began on a new grandstand and cement fence for Marshall Field, later renamed Stagg
Field. The $200,000 project increased seating capacity to 18,000 (25,000 with
portable bleachers). Turrets at either end contained fan restrooms and team locker
rooms, and underneath the grandstand were handball and racquetball courts. The
stadium in its final form-with 50,000 seats-was most famous not for football,
but for the first-ever self-sustaining nuclear chain reaction, which occurred
under the west stands on December 2, 1942. Stagg Field was torn down in 1957 to
make room for Regenstein Library.
two years before Wrigley Field, Marshall Field seated 25,000 for Maroon football
Life on Mars, wrote astronomy professor Gerard P. Kuiper in an excerpt from The
Atmospheres of the Earth and the Planets (University of Chicago Press), is
a distinct possibility. His spectroscope analysis of the Martian surface and atmosphere
showed that conditions could support crustose lichens. "If life truly exists
on the only two planets of the solar system that are at all suitable to sustain
it," postulated Kuiper, "it is tempting to conclude that, after enough
time has elapsed, it will develop spontaneously wherever conditions permit. Since
planetary systems are presumed to be very numerous, life would then be no exception
in the universe."
The Autumn issue featured "The Monkey's Tale," an excerpt from religion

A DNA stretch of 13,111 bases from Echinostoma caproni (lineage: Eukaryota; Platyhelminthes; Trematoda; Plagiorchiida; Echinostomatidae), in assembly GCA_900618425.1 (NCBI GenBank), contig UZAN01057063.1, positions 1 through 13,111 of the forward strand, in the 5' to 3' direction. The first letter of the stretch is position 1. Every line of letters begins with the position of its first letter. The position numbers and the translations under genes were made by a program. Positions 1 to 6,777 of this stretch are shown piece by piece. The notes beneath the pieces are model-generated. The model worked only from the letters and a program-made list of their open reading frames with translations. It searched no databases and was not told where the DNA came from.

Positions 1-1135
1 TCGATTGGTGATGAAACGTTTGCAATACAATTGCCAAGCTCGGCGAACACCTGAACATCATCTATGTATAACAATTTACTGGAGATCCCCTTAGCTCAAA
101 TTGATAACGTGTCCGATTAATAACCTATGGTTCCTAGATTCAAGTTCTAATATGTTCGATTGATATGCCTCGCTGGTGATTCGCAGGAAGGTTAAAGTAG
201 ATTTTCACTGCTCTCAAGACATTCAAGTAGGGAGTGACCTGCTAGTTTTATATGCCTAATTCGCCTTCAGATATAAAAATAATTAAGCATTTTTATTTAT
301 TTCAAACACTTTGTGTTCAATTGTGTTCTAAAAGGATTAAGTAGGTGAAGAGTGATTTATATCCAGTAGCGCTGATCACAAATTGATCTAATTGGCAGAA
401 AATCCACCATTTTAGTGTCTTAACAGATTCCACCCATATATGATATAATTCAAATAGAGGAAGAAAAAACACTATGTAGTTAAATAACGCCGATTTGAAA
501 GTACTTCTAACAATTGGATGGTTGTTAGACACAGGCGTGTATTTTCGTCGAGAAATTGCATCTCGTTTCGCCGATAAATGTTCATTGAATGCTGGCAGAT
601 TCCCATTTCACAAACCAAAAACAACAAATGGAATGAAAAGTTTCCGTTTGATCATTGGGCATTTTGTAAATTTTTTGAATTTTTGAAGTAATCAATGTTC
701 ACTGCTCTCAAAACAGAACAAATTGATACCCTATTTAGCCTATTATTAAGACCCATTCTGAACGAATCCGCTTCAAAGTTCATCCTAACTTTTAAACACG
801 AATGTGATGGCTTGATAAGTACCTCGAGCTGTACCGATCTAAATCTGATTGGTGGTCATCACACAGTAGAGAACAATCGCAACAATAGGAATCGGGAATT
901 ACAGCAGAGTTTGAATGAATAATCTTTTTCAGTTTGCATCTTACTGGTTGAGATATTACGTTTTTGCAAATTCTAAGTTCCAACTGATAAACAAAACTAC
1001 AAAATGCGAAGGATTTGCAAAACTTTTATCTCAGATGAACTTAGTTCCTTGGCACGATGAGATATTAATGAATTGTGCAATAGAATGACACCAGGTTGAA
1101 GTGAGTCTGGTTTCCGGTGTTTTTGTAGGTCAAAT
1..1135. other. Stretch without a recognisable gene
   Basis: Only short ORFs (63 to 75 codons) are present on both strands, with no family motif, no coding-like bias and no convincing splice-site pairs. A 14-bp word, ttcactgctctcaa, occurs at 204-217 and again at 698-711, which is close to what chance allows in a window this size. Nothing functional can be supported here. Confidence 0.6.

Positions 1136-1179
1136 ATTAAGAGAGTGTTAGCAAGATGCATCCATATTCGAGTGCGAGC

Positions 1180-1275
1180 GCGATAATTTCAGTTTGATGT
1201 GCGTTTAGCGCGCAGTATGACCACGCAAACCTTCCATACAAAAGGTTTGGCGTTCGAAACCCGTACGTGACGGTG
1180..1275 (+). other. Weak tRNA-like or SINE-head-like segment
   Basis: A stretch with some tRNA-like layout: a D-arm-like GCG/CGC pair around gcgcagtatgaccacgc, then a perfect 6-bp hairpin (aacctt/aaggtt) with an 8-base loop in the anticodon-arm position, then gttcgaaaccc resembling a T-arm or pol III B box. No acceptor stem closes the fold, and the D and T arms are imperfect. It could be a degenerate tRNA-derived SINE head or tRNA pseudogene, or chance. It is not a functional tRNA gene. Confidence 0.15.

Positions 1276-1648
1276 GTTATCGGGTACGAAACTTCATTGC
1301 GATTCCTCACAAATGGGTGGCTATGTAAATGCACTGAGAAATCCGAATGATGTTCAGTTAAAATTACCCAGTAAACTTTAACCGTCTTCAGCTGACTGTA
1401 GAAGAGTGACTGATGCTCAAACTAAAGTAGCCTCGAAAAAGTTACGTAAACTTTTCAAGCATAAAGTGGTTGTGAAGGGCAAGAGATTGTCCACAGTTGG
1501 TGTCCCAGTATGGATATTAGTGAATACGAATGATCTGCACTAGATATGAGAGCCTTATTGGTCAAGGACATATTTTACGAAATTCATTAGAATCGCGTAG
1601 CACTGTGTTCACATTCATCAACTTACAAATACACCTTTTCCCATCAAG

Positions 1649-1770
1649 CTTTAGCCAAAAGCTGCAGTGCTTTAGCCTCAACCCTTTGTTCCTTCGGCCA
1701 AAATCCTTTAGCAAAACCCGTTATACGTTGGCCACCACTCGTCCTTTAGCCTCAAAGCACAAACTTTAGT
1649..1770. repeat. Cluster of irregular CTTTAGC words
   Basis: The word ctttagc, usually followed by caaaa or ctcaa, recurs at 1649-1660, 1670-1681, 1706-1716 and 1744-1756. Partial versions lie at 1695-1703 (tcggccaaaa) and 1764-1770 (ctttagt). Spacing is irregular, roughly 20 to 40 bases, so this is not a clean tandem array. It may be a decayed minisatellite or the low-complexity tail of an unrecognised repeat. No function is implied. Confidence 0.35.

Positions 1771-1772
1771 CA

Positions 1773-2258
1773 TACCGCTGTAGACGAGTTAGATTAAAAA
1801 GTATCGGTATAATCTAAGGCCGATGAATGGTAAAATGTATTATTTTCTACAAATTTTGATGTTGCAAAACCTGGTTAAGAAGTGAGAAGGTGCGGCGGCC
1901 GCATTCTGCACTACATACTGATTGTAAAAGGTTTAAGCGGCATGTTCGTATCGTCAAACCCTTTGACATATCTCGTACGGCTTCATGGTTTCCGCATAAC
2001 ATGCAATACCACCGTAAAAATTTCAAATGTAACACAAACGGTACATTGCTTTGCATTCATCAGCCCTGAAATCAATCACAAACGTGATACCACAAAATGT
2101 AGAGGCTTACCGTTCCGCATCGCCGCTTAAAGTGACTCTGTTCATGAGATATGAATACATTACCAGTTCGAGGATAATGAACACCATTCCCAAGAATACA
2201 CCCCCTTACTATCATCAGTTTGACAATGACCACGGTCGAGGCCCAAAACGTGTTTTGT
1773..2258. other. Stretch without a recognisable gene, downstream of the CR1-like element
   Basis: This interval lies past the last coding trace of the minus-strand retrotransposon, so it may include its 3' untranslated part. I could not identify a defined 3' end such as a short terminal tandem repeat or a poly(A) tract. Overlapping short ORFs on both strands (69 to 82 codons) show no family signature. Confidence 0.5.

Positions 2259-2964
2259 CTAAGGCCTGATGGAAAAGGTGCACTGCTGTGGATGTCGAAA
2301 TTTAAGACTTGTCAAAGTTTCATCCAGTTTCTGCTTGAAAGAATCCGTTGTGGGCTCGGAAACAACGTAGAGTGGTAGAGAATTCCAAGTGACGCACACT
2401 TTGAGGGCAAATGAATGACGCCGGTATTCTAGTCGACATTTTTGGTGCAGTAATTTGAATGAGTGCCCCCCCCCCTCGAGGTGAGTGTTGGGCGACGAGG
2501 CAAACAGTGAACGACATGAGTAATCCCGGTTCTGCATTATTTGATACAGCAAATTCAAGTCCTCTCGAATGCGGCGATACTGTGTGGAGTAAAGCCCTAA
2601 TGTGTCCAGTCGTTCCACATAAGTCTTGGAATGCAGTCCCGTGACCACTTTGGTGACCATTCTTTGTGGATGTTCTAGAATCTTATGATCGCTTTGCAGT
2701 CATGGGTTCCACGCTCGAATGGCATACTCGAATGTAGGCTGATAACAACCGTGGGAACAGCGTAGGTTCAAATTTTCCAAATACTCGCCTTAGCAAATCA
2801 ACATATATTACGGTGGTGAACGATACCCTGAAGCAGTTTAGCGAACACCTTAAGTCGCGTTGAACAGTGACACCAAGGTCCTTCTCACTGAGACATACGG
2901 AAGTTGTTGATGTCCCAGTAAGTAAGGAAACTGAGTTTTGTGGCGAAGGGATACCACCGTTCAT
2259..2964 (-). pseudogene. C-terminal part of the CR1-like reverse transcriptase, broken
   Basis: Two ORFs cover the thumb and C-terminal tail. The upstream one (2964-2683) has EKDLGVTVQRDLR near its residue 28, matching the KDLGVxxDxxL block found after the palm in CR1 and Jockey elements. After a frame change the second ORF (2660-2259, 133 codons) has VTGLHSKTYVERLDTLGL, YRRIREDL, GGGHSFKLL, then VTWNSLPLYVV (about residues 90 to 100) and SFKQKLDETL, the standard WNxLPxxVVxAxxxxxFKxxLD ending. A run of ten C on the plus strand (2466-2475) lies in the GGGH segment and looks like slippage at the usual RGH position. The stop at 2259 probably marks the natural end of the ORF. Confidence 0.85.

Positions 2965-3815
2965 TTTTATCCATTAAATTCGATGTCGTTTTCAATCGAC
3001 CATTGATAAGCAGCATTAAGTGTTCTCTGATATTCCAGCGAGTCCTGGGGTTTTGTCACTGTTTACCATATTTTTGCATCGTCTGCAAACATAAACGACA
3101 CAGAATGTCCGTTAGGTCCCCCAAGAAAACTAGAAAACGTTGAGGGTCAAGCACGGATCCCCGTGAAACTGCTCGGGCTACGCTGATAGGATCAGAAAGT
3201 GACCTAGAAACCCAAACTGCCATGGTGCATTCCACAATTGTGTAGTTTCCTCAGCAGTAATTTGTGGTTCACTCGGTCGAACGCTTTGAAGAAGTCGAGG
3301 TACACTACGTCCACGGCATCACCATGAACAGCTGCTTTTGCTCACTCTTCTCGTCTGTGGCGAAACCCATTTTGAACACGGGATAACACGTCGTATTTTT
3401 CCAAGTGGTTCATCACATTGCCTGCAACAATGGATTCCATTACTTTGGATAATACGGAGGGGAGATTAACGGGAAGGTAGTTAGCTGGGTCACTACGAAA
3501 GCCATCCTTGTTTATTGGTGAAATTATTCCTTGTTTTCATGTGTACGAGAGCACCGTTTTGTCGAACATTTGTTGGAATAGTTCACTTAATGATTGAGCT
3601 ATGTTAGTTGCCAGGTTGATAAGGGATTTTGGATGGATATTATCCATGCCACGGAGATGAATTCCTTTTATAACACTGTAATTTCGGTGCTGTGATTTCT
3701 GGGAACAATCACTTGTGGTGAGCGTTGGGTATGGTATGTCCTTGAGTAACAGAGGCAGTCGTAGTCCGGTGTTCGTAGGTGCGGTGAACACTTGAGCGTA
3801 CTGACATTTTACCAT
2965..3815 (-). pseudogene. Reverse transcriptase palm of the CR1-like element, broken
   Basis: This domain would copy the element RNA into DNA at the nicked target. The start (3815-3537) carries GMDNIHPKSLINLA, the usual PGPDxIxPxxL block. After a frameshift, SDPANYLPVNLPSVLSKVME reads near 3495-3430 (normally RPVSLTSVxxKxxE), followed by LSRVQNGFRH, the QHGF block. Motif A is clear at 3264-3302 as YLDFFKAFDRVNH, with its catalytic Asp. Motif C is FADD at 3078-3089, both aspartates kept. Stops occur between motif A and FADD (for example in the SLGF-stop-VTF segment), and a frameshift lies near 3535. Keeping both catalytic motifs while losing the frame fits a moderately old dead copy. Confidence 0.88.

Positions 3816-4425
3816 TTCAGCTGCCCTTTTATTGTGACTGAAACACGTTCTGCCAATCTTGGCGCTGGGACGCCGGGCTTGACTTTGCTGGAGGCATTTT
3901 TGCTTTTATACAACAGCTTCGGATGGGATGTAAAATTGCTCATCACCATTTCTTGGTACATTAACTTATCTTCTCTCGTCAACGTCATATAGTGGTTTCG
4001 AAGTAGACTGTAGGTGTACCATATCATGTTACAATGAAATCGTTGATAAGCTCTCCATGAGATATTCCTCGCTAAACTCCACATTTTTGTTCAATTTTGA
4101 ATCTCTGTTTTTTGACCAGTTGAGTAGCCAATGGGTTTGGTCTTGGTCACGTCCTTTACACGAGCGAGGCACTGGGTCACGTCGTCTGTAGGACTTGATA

professor Anthony C. Yu's four-volume, annotated translation of The Journey
to the West (University of Chicago Press). The 16th-century Chinese epic narrative
recounts the monk Hsüan-tsang's pilgrimage to acquire Buddhist scriptures
from India. This episode was so popular, commented Yu, PhD'69, who today is the
Carl Darling Buck distinguished service professor in the humanities and professor
of religion and literature in the Divinity School, that "even the late Mao
Tse-tung wrote a poem on this particular segment of The Journey to the West."
Ever imagine the University of Chicago campus with an 11-story combined library
and administration building in the center of the main quads or with an art gallery
anchoring the Midway? In a Centennial exhibit the Smart Museum took "a look
at what almost was" with The Gray City Unbuilt: Architectural Proposals
for the University of Chicago, which included 20 drawings of rejected designs.
"One of the great difficulties about an academic building is that it is practically
imperishable," wrote Magazine editor William Morgenstern, PhB'20,
JD'22, commenting about the Adminstration Building in 1946, "and so, an academic
plant is even harder to improve than a curriculum."
- Evan Haglund